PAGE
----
DAMASCUS // To the frustration of many Syrians and the international community, opponents of the president, Bashar Al Assad, have struggled to form a united front as they seek to topple his powerful, autocratic regime.
On Saturday, a coalition of seasoned political activists joined forces with street protesters to form a National Coordination Committee with an elected 80-member leadership council.
Two days previously, a different set of well-known activists had unveiled the formation of a national council involving exiled and internal opposition figures at a meeting in Istanbul.
The same week, a third group of dissidents set-up a separate initiative designed to bring about a shift to democracy.
In addition, there is a bewildering, largely opaque range of loosely affiliated protest organisers and Islamic groups involved in the six-month-old uprising.
Although all profess to share the goal of bringing democracy to Syria - and most have said they wish to do so using peaceful methods rather than through force of arms - they have been unable to convincingly join forces.
Problems holding meetings have been a major hurdle to better organisation, with activists inside Syria typically forced to gather secretly in order to avoid arrest, while many dissidents have fled abroad for safety, further complicating coordination and dialogue among opposition factions.
The presence of feared security forces has also led many demonstrators to specifically avoid excessive organisation, saying that a more spontaneous, loosely tied tougher protest movement has a better chance to survival in the face of a deadly crackdown.
Opposition groups have also been building on weak foundations. With any kind of independent organisations banned in Syria decades, the culture of political activism has been eviscerated, remaining the preserve of hard-core dissidents who have been in and out of jail for years but unable to attract a large following.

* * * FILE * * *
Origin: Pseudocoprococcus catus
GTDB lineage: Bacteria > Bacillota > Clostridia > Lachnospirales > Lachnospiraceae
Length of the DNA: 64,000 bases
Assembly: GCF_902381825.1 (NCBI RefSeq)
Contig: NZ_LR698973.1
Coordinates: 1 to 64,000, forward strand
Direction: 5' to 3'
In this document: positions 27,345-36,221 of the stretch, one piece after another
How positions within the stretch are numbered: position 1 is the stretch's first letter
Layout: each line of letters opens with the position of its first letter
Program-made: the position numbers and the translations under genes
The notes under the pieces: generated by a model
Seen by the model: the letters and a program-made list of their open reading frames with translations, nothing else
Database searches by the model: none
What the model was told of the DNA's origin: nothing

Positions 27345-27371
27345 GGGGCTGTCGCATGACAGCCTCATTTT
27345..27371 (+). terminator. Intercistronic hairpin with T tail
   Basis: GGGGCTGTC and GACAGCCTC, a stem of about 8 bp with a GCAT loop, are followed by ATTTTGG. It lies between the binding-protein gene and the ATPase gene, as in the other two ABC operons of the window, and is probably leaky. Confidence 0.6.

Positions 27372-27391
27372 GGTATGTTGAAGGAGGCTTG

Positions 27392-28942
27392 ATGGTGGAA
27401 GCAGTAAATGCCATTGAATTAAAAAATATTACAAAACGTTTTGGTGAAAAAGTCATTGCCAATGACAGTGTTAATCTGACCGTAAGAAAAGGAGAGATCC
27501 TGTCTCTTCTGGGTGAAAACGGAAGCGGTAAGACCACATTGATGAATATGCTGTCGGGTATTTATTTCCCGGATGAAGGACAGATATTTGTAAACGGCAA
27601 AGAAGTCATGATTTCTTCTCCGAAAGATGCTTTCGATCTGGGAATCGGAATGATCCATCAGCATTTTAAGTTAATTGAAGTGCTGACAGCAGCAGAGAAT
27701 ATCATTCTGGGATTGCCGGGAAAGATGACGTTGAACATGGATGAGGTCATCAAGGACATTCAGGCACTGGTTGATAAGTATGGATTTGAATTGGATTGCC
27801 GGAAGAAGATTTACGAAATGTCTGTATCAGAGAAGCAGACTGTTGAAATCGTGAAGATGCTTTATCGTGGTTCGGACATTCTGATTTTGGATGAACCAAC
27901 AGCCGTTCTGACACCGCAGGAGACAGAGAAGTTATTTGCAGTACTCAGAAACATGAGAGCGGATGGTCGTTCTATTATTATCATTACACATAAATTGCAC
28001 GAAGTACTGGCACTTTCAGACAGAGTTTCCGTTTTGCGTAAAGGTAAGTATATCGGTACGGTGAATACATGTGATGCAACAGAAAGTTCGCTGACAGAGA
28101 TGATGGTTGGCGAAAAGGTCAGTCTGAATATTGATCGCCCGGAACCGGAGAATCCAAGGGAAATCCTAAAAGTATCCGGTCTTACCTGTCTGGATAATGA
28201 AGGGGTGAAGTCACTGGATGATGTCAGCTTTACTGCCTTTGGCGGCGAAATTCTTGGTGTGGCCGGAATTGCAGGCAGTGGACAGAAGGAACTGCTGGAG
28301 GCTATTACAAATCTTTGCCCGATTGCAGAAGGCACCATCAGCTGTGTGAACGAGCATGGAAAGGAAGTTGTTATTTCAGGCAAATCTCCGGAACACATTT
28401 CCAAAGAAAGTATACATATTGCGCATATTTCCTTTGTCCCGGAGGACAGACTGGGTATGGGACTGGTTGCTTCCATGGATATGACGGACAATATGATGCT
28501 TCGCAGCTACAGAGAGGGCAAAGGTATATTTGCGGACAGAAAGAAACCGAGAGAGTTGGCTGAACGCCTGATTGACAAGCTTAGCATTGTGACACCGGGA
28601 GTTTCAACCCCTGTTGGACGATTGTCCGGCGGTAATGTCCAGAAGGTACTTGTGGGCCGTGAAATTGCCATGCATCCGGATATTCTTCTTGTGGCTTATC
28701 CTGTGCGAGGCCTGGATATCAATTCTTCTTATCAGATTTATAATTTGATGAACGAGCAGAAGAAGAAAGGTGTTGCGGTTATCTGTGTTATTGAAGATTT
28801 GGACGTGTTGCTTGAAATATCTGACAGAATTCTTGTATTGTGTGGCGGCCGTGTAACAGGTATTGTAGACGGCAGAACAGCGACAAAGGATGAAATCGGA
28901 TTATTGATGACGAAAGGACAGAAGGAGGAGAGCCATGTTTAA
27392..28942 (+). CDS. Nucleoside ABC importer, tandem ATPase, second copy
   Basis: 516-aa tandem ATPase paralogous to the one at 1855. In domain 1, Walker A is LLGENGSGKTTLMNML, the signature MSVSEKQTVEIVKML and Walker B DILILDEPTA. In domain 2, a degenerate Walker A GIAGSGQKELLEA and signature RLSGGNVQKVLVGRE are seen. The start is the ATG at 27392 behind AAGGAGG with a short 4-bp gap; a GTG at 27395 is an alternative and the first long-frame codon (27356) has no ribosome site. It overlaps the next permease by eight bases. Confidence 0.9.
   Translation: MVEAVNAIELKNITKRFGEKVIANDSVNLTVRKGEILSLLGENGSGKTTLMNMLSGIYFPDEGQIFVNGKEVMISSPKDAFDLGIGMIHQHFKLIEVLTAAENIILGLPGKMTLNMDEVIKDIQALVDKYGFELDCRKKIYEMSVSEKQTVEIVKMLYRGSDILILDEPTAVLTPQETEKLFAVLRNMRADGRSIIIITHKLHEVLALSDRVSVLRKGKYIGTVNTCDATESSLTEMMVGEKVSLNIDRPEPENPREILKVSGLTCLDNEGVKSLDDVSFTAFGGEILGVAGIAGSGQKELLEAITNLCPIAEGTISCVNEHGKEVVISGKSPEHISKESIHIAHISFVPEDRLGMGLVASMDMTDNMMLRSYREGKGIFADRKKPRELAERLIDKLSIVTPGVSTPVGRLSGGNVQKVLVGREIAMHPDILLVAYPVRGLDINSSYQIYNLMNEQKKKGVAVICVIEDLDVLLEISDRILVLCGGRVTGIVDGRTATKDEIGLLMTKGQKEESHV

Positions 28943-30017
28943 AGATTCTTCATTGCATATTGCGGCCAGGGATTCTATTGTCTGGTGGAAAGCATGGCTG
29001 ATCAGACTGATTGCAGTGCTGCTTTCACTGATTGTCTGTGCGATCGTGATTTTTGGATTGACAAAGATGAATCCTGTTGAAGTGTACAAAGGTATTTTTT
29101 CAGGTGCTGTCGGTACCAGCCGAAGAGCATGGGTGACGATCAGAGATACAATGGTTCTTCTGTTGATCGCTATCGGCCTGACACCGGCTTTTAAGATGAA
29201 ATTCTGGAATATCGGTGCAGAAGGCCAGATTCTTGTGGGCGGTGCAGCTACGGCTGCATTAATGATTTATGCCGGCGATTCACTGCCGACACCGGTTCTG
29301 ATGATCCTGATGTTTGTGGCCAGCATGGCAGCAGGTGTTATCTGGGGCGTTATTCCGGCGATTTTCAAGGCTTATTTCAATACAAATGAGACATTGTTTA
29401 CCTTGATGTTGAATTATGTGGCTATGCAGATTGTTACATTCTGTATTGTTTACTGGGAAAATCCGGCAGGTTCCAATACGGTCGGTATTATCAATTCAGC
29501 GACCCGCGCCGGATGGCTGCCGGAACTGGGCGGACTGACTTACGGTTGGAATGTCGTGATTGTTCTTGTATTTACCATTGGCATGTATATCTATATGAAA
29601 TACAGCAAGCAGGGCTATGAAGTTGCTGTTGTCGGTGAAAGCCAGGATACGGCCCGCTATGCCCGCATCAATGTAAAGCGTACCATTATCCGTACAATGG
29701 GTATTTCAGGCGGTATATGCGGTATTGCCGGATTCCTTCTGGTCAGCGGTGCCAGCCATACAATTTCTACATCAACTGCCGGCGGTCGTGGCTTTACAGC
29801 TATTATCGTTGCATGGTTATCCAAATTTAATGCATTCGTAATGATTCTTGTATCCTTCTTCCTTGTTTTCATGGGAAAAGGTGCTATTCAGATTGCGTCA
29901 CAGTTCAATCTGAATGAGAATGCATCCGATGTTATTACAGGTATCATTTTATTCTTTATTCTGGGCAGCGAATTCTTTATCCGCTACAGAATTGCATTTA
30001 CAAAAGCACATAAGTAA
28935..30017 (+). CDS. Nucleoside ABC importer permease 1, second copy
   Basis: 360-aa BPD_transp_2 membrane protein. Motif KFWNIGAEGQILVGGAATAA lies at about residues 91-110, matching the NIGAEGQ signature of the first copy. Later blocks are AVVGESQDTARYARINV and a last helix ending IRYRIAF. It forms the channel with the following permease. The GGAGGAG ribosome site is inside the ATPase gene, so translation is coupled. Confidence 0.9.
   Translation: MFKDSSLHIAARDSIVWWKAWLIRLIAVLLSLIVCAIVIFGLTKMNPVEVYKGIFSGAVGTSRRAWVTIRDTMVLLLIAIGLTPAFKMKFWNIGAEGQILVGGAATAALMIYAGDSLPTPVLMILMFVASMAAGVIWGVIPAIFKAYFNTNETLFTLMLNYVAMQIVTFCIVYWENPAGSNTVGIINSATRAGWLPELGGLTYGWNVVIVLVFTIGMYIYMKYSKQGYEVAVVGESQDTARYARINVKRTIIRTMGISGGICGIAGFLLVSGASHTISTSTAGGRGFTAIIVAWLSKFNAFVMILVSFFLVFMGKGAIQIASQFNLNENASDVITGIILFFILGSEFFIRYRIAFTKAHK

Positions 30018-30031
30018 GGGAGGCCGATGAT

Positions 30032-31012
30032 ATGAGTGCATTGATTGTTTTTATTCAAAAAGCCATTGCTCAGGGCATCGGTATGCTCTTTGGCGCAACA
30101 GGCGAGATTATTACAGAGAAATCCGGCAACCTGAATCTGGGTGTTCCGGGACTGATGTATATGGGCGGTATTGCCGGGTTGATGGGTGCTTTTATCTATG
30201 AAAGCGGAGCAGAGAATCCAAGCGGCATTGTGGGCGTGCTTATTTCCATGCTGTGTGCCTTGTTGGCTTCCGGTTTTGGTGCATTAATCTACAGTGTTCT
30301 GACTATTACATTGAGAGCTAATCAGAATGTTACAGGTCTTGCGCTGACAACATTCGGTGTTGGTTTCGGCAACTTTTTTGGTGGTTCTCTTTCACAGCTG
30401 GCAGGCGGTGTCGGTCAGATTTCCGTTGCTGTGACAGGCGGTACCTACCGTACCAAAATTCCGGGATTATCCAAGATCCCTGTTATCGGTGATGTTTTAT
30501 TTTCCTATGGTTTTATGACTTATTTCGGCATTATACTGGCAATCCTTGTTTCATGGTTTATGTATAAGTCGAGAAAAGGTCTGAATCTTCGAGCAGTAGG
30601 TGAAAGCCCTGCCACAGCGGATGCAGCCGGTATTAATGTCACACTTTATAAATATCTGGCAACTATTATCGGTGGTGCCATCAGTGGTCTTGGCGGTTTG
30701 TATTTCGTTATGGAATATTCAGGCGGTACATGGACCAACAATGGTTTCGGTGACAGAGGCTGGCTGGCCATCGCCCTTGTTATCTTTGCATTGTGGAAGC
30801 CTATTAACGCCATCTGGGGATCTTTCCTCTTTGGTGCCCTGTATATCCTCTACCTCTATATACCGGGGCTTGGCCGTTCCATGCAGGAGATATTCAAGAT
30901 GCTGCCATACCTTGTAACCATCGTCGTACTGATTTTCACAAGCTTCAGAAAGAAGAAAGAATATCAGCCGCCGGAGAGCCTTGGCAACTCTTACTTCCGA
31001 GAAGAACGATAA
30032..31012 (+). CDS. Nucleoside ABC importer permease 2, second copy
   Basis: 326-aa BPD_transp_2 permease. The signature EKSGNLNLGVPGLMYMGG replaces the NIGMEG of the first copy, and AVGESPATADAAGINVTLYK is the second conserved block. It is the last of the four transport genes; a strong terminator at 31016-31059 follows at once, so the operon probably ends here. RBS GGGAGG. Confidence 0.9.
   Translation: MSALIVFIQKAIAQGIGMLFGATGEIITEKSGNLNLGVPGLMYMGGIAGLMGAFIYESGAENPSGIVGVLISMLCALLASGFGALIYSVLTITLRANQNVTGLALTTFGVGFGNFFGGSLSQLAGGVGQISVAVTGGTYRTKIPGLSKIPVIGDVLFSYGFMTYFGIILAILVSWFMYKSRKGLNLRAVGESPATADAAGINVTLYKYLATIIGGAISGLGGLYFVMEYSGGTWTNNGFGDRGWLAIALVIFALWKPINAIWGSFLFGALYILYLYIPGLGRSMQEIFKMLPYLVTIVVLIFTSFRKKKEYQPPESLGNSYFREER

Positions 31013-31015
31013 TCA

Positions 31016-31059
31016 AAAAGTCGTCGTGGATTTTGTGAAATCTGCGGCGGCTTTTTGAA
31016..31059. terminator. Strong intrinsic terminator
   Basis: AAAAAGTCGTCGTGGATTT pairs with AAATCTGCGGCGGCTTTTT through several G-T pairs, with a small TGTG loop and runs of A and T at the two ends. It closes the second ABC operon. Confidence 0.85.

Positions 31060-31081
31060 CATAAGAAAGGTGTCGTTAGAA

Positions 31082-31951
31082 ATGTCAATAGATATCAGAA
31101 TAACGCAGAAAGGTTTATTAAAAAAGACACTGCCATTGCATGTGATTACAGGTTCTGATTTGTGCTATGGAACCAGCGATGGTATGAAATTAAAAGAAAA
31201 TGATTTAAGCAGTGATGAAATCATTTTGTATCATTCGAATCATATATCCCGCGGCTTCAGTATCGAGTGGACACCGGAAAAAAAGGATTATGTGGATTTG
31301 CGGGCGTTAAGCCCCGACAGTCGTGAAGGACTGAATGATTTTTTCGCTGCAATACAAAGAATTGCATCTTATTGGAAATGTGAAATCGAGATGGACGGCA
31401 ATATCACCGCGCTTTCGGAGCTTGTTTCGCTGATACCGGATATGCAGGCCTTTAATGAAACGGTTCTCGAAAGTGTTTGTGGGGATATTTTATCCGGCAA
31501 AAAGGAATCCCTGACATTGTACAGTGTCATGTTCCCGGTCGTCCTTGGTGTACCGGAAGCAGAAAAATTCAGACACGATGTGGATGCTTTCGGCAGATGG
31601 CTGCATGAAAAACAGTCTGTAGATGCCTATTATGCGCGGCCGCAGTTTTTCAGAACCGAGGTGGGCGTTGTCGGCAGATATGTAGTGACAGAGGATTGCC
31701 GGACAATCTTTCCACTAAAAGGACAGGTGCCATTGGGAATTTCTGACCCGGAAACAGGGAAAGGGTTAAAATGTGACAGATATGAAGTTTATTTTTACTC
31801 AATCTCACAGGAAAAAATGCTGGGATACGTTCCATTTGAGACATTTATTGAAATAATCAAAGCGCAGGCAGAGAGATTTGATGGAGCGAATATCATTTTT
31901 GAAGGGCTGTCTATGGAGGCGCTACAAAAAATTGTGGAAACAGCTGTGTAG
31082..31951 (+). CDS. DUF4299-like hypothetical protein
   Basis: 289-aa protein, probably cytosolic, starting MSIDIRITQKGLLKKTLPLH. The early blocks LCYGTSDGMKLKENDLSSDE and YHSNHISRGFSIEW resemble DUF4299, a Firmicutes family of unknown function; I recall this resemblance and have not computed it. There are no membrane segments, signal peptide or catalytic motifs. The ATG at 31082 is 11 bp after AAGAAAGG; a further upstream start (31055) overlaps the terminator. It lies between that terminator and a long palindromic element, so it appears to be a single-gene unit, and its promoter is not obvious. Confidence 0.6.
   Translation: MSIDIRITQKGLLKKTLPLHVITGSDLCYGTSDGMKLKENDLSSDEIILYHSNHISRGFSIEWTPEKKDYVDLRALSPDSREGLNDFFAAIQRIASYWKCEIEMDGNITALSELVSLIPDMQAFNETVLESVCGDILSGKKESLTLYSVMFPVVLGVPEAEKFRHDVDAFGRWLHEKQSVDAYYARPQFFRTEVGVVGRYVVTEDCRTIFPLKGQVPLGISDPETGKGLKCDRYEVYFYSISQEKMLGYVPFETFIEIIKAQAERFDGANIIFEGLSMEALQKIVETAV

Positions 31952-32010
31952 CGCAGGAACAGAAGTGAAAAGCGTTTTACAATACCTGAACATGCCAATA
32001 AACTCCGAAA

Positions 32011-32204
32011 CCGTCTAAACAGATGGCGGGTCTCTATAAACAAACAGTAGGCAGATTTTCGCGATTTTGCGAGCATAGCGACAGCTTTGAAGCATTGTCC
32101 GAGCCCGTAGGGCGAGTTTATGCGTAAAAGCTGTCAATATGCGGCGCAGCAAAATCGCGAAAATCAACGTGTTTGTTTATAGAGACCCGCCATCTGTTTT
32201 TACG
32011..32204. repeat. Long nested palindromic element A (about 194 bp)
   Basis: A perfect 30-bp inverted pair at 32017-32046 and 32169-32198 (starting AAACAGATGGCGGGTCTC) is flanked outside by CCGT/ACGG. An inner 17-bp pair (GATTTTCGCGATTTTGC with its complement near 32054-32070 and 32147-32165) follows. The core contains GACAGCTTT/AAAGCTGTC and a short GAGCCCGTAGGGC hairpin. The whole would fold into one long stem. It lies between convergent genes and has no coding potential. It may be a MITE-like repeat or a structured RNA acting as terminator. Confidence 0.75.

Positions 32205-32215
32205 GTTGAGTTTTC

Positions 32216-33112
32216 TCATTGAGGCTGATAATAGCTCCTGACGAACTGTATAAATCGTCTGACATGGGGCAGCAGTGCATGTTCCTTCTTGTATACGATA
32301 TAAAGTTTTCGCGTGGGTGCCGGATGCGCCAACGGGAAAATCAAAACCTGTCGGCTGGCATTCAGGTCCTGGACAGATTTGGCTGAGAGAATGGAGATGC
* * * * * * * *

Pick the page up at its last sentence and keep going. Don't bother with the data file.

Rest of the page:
There has also been widespread mistrust and personality-based infighting within these narrow opposition circles, with veteran dissidents often believing that, under the pressure of frequent interrogations, their colleagues are informing on them to branches of the security services.
That, in turn, has made many street demonstrators wary of the old guard opposition, who they fear are too accustomed to the unofficial dealings with security services that have been a survival technique for those involved in dissent.
On top of that, dissidents inside Syria view many of those living outside of the country with suspicion, fearing they are more in tune with the agendas of foreign powers than they are with the Syrian people.
And, while there may by ostensible unity of purpose in wanting to topple the regime, Syria's opposition reflects a variety of backgrounds and ideologies, from secularism to austere interpretations of Islam, making them unlikely allies.